When “Nothing” means “Something”
“What’s wrong?” We’ve all been in a position where these two words questioned our well-being. When these words are uttered, it must be extremely apparent that something is weighing in on our thoughts but we’re quick to convince ourselves, and our man, that it’s “nothing.” Immediately a barrier is created and the walls of communication are at the point of falling down.
I was quick to curl up my lips and shake my head defiantly whenever I was asked about my obvious discontentment. I wanted my husband to know that something was wrong with me regardless if I admitted it or not. He was supposed to know that what he just said, struck a nerve that caused an immediate shift in my attitude; that him not taking out the trash was becoming a weekly habit; and how simply not saying how beautiful I looked in my new dress affected me. I never understood why I would get so nonchalant when something was bothering me. Instead of communicating my issue at the moment, I would allow minutes to turn into hours of letting “nothing” actually turn into “something.” Even though I believed that he caused me to feel the way that I did, I was at fault for not sharing my true feelings at the time in love. Instead I allowed a minor infraction to put our relationship on trial time and time again. Out of nothing, a huge argument would arise and the mood of our day would change drastically, causing more problems to a situation that could’ve been resolved if addressed sooner.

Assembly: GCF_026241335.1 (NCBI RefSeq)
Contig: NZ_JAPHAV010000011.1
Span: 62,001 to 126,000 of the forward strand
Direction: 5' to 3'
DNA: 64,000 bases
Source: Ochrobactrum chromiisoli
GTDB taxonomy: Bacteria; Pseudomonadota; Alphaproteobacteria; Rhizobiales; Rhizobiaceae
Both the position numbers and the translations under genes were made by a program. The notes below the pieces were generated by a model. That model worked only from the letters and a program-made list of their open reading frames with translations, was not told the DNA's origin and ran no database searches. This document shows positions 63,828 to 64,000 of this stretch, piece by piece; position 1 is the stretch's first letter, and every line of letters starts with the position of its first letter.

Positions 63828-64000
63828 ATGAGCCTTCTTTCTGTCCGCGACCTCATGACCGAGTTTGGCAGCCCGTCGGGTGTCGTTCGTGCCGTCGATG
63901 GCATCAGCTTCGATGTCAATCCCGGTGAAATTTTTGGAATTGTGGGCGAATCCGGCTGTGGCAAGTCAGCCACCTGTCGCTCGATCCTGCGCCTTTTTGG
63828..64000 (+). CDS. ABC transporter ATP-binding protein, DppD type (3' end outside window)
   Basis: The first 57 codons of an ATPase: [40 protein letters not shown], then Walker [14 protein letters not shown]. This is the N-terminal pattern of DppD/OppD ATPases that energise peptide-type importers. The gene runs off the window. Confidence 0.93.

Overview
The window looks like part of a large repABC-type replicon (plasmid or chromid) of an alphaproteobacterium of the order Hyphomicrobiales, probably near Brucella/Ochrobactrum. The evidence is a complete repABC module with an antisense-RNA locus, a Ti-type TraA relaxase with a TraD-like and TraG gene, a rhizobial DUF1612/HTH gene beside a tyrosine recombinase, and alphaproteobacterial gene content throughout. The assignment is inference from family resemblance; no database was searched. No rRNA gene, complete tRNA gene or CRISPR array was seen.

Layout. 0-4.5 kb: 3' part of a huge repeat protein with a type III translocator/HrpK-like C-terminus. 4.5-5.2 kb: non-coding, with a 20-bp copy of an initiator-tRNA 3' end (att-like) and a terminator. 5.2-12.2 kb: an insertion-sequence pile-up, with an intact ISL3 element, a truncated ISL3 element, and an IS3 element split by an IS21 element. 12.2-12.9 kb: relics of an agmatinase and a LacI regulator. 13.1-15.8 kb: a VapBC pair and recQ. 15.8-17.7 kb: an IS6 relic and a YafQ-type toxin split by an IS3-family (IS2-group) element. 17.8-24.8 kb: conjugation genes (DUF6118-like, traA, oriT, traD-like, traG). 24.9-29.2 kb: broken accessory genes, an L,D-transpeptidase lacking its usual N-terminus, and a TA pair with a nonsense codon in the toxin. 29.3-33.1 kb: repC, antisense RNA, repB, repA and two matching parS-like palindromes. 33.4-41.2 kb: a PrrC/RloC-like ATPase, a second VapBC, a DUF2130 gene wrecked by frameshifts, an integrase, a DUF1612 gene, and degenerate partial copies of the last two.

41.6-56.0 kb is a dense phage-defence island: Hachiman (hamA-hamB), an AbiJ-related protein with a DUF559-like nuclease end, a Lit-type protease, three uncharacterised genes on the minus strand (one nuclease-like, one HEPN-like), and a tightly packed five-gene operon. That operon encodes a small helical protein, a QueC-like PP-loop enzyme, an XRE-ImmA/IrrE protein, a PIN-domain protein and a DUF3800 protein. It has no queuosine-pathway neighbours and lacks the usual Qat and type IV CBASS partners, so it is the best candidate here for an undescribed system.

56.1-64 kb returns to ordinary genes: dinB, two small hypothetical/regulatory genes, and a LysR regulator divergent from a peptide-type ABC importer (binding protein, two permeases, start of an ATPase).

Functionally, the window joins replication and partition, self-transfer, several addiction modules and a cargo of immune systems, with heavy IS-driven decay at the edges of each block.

It wasn’t until I realized how nothing was having a major affect on the way we communicated. First of all, I gave my husband the job of a mind-reader because I just assumed he was supposed to know that what he said or did made me feel uneasy. I discovered that “nothing” does mean “something,” and the something was with me. I challenged myself to immediately address the feeling that caused me to feel awkward. This had to happen before I approached my husband about what he, most of the time, unintentionally had done. What I discovered was that I had to learn to be honest about when something was agitating me. I could no longer say nothing and expect for him to eventually figure it out. If there was some miscommunication, I had to find the sweet words of honeycomb to share how it made me feel. It had to be done in love; not with an attitude. This took practice and still does today.
After paying more and more attention to whatever my “something” was and speaking to my husband about it, I now see that what I thought was really annoying me, actually turned out to be nothing. Now that our communication has improved, when I say that nothing is wrong with me, I really mean it.